Jesse Owens


Born: September 12th, 1913 in Oakville, Alabama
Died: March 31st, 1980 (at age 66) in Tucson, Arizona
Fields: Sprinting, Long Jump
Famous For: Winning 4 gold medals at one Olympics
Awards: 4 gold medals, Presidential Medal of Freedom

Jesse Owens was born as James Cleveland Owens. He was an African American athlete who competed in track and field. He specialized in sprints as well as the long jump. Owens achieved international fame when he won four gold medals in the Berlin Olympic Games, a feat that no athlete before him had achieved. In honor of Owens’ significant career, the Jesse Owens Award by the USA Track and Field association is given to the best in track and field. It is the highest accolade anyone in this sport can achieve.

Early Life

Jesse was the youngest son of ten children. He had three sisters and six brothers. He was born in the town of Oakville, Alabama. They later moved to Cleveland during what was known as the “Great Migration” for better opportunities. Owens was only nine years old during this time. In school, when a teacher asked him for his name to add to the roll book, he said that he was “J.C.,” but his Southern accent led his teacher to believe that he said “Jesse.” This name stuck with him and he was called “Jesse Owens” for the rest of his life.

Berlin Olympics

Owens was part of the United States track and field team during the Summer Olympics of 1936 held in Berlin. It was said that Adolf Hitler used these games in order to show the world the superiority of his Aryan race. Nazi propaganda was said to consider ethnic Africans as inferior. However, Owens proved them wrong by securing four gold medals. He won the 100 m sprint, the long jump, the 200 m sprint and he was part of the winning 4 x 100 m sprint relay team. Owens credited the German, Luz Long, for giving him technical advice on the long jump. It was said that he developed a strong friendship with Long.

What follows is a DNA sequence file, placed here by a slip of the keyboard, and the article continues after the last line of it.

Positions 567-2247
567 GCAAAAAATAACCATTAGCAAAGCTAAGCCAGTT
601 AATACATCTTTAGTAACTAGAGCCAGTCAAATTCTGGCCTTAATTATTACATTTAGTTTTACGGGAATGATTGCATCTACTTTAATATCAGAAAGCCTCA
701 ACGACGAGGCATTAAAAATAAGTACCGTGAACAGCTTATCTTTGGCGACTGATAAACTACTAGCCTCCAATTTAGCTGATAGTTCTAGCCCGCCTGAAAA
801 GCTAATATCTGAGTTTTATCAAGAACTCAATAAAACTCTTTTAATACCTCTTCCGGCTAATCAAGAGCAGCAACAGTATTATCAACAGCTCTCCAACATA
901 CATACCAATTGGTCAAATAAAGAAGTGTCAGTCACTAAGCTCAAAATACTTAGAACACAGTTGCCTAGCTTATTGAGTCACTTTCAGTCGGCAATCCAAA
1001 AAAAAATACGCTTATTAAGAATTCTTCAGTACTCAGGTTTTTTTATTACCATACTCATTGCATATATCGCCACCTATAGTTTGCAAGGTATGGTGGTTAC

Right after the Berlin Olympics, Owens went back to the United States in order to pursue an alternative career. He refused an offer to compete in Sweden, which infuriated the Olympic Officials. They took his amateur status away which prohibited him from competing. This ended his career as an athlete immediately. Owens claimed to have taken on different jobs as a sports promoter and an entertainer just to make enough money for his family. He would preform at events that he considered “circus acts.” There were times when he would race against a horse just to feed his family. Although many people had told him that it was degrading for him to engage in such activities as an Olympic athlete, he told them that his four gold medals could not put food on the table.

Death and Legacy

Despite being an athlete, Owens was a pack-a-day smoker. He smoked cigarettes for over 35 years. He was hospitalized after being diagnosed with an extremely aggressive type of lung cancer. Owens died in Arizona in 1980. The dormitory which he used during the Berlin Olympics was converted into a museum.